US sanctions have failed: top Ahmadinejad aideWashington (AFP) Nov 24, 2010 - Despite Western nations tightening the screws on Iran, a top aide to President Mahmoud Ahmadinejad said increasingly tough sanctions had failed, The Washington Post reported Wednesday. On the eve of fresh negotiations with Western powers tentatively set for December 5, Ahmadinejad confidant Mojtaba Samareh Hashemi said it was time for them to "stop fooling themselves" over the effectiveness of measures designed to pressure Iran into abandoning its uranium enrichment program. Banning Iranians ships from European ports, a fuel blockade against Iran Air, growing financial restrictions and other punitive measures have had "no noticeable effect," he added in an interview with the Post. "The delay in the negotiations has been a good opportunity for the other side to realize the effects of its political decisions."
He also claimed the failure of sanctions had prompted the West to relaunch the long-stalled talks, a direct contradiction of the US position. Iran is under four sets of UN Security Council sanctions over its refusal to suspend uranium enrichment, which is at the center of fears about Tehran's atomic ambitions. It has also faced military threats and alleged technological attacks on its controversial nuclear program. Tehran and the so-called P5+1 that groups the United States, Russia, China, France, Britain and Germany have agreed to return to the negotiating table for the first time since October 2009 for a meeting tentatively scheduled to take place next month in Geneva.
If Western powers do not respond to Iran's request to broaden discussions beyond its nuclear program to also discuss Israel's alleged nuclear weapons stockpile and declare they are committed to nuclear disarmament, Iran would be forced to take a harder position, Samareh Hashemi said. It would mean "they have not chosen the path of friendship," he added. "Not answering these questions will mean they have decided not to commit to nuclear disarmament and support the Zionist regime being armed with nuclear weapons." But the 52-year-old foreign policy expert also said Iranian negotiators will consider proposed changes to a nuclear fuel swap proposal that failed at the talks last year.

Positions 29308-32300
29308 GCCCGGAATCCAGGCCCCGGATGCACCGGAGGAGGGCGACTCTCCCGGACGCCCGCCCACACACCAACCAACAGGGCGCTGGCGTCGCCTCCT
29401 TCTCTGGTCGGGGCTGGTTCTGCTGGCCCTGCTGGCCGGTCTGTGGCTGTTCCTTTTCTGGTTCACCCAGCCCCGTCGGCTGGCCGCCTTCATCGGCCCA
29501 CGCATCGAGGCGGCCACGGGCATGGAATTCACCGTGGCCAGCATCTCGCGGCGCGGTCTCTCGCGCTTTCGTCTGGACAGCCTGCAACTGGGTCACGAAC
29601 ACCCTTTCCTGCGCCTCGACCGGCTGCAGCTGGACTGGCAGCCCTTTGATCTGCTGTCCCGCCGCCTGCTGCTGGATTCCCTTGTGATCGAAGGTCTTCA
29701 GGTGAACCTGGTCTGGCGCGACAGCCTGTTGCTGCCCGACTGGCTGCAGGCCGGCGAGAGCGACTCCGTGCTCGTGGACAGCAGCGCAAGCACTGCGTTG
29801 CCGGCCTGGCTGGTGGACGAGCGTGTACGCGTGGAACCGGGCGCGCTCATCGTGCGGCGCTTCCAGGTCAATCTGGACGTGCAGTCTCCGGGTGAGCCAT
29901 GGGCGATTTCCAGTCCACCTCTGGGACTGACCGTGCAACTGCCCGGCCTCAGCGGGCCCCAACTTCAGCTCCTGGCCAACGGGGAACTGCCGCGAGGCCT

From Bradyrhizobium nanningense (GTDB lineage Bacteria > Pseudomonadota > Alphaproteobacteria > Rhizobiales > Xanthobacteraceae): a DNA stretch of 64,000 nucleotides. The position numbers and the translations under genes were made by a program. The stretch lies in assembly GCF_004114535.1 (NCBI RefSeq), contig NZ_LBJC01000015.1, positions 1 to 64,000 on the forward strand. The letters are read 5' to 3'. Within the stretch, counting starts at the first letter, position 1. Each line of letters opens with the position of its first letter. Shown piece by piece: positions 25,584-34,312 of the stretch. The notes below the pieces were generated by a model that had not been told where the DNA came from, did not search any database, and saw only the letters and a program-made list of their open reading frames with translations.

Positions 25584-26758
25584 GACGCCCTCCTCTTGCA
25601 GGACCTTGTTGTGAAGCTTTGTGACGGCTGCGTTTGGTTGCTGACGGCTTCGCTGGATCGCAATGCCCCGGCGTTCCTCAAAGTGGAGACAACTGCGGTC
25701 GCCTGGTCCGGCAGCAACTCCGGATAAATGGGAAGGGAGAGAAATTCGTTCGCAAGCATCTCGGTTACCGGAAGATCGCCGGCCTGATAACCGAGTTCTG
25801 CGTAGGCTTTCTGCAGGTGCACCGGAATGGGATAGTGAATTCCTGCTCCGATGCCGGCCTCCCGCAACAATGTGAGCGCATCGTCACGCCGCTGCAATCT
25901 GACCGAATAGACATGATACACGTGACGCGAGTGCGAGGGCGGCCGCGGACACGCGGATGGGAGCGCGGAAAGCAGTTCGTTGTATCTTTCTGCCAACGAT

Washington (AFP) Nov 23, 2010 The United States Tuesday criticized Iran for its "continued failure" to cooperate with the International Atomic Energy Agency, after a new report by the agency said Iran was still refusing to halt uranium enrichment. "We're obviously studying the report, but the key point is that it underscores Iran's continued failure to comply with its international nuclear obligations and also a sustained lack of cooperation with the IAEA," said State Department spokesman Mark Toner.
The IAEA's restricted report, a copy of which was obtained in Vienna by AFP, said Iran was still uncooperative after nearly eight years of attempting to determine if its nuclear program is military or, as Tehran insists, peaceful in its objectives.
The report demands full access to Iran's nuclear facilities, equipment and related documents, and said its uranium enrichment activities inexplicably came to a halt at least one day earlier this month, amid rumors it encountered technical problems.
The nine-page document has been circulated to IAEA member states and will be discussed by the agency's 35-member board of governors at the beginning of December.
Iran is under four sets of UN Security Council sanctions over its refusal to suspend uranium enrichment, which is at the center of fears about Tehran's atomic ambitions.
Iran and the six world powers involved in nuclear negotiations -- the United States, Russia, China, France, Britain and Germany -- have agreed to return to the negotiating table for the first time since the talks stalled in October 2009.
The negotiations will likely resume on December 5 in Geneva, the European Union's foreign policy chief Catherine Ashton said Monday.